Are you packing your ghosts and discarding your jack-o’-lantern? Then you know that Thanksgiving is right around the corner, followed by the “busy season” as people prepare for Christmas, Hanukkah, and other solstice-time celebrations. The holidays are a time of joy and celebration, but all too often, stress and sadness come with the season. Family members and friends who have passed away are remembered, and the hubbub of parties, events, and vacation days can strain anyone’s schedule. Greeting cards, family gatherings, decorating, and gift giving all take a bit of work. But a pinch of planning and a dash of restraint can lift your eyes and your heart to see the beauty of the season.
Financial stress is epidemic during the holidays as many people over-spend and over-buy.
In spite of the economic downturn, the stores will still be full of people searching for the perfect gifts for all and sundry. Don’t get me wrong, I like giving and receiving as much as anyone. But as a professional organizer, I’ve seen a fortune in well intentioned gifts discarded when they turn to clutter.
Here’s my advice: Try to only buy things that the recipient will need, will like, and will use. If you’re stumped, give a less-traditional gift, such as a museum pass or membership or a charitable donation made on their behalf. Alternatively, give gifts that will be consumed, like a nice box of chocolates or a bottle of wine.
In any case, now is a good time to make your holiday gift list, keeping in mind a budget for the year. Do it now, while you have plenty of time to ask people what they want and to start comparing prices. Your list and budget should save time and will definitely help you resist impulse buys when you’re out shopping. While you’re at it, make a list of what you want. Ask for what you will need, will like, and will use.
Now is also the time to think about sending holiday cards – if you’re going to send some. Find (or create) the cards you want and prepare your envelopes. You can write them a few a time if you start early. The general rule of thumb for Christmas cards is to send them sometime between Thanksgiving and New Year’s, although people usually wait until the end of the first week of December. So for other holiday greetings, plan on sending cards two or three weeks before the date. You can try online greeting card services such as SendOutCards. They’ll print and mail the cards for you. Just choose your cards, add your photos, write your message, and send them with a click of the mouse. For a few extra dollars, you can even use your own handwriting or signature.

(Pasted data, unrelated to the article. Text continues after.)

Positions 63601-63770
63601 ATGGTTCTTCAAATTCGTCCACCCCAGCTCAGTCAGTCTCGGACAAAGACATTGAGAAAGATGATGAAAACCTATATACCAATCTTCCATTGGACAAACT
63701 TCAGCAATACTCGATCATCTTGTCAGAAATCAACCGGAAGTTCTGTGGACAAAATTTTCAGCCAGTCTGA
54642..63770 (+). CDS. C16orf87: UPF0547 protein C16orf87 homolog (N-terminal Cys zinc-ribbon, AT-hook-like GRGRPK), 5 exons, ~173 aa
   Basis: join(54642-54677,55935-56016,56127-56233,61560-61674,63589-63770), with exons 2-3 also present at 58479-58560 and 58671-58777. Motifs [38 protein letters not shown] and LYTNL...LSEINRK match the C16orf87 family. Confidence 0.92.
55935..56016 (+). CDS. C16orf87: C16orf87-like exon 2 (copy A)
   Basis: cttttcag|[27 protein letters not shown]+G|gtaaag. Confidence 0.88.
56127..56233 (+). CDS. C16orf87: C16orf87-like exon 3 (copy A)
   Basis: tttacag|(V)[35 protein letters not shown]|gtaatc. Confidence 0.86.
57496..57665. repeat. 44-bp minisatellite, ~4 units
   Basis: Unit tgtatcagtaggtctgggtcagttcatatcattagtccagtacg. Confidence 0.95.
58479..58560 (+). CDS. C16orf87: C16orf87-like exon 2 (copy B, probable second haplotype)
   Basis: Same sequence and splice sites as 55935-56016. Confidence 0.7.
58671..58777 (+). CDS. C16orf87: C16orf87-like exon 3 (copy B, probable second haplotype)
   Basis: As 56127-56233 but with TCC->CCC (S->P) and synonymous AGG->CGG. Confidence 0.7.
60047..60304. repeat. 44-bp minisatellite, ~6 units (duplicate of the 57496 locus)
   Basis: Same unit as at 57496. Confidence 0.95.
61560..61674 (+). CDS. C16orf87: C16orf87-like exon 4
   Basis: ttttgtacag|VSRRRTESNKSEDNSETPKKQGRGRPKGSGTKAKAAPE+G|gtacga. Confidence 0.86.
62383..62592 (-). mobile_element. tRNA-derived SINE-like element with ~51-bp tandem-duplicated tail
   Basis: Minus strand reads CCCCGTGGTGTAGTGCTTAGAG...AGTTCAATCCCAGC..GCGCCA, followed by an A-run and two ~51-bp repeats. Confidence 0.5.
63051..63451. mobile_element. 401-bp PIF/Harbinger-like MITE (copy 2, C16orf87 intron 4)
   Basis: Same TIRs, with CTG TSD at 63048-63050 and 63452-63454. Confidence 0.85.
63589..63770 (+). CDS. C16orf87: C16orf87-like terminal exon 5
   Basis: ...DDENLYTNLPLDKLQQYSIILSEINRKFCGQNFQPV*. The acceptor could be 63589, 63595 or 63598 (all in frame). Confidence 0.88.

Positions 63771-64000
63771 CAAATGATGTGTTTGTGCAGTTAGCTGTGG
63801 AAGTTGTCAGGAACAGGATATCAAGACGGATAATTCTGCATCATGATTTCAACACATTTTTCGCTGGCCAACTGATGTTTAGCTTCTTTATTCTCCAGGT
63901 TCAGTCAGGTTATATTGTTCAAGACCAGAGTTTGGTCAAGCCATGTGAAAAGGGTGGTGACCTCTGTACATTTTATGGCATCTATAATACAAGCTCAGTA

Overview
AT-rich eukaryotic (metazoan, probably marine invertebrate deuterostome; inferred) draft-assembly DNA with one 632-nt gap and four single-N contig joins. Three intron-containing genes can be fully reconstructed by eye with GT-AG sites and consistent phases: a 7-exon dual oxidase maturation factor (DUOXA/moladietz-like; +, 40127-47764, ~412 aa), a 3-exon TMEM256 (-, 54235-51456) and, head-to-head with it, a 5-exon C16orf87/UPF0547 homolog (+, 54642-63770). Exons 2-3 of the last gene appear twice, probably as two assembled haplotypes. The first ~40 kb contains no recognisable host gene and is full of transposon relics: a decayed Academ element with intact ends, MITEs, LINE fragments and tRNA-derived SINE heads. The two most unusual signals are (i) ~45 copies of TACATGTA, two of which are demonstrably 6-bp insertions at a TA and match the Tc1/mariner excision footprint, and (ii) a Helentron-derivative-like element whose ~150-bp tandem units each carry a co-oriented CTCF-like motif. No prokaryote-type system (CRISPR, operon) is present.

You may also be faced with feeding the multitudes. You should be looking forward to sharing your home and good fortune with friends and family. But if you’re panicking, take a moment to identify the cause. Is it the thought of choosing the menu? Being able to prepare enough dishes? Making a family favorite as well as grandma used to? Whatever your panic button is, identify a solution to the perceived problem right now. Perhaps you could ask a few people which dish they absolutely must have (they’ll feel special that dishes were made “just for them”). Many dishes can be prepared ahead of time. Perhaps an aunt can bring that family favorite.
Now how do you feel? Better prepared and more relaxed?
Now, take another few moments to sketch out a time line for the event preparations. Start at the event and work backwards. A sample time line might look like this:
• Date of feast: Final preparations and feast!
• Day before feast: Last preparations – leave time for last-minute shopping for missed (or consumed) ingredients, fresh ingredients, and flowers.
• Week before feast: Shop for all ingredients. Make (or order) pre-prepared dishes. Decorate.
• Two weeks before feast: Purchase or make decorations. Check that you have all cookware and serving ware required, enough utensils, glasses, etc.
• Three weeks before feast: confirm attendance of family and friends – check for special dietary restrictions. Plan and review supplies for decorations.
• One month before feast : Send invitations and make menu. Make any dishes that must be made well ahead of time. (In New Zealand, we make Christmas pudding ideally six to ten weeks before Christmas, which lets all the flavors infuse. Mmmm.)
Whatever your specific time line, the trick is to put simple steps into each of the time slots so that you’re not doing it all at once at the height of the hubbub. Enter the dates into your calendar to help yourself keep pace with your plan. And don’t be afraid to ask for help. ’Tis the season for family and friends to come together and be cherished.
Good luck and Happy Holidays!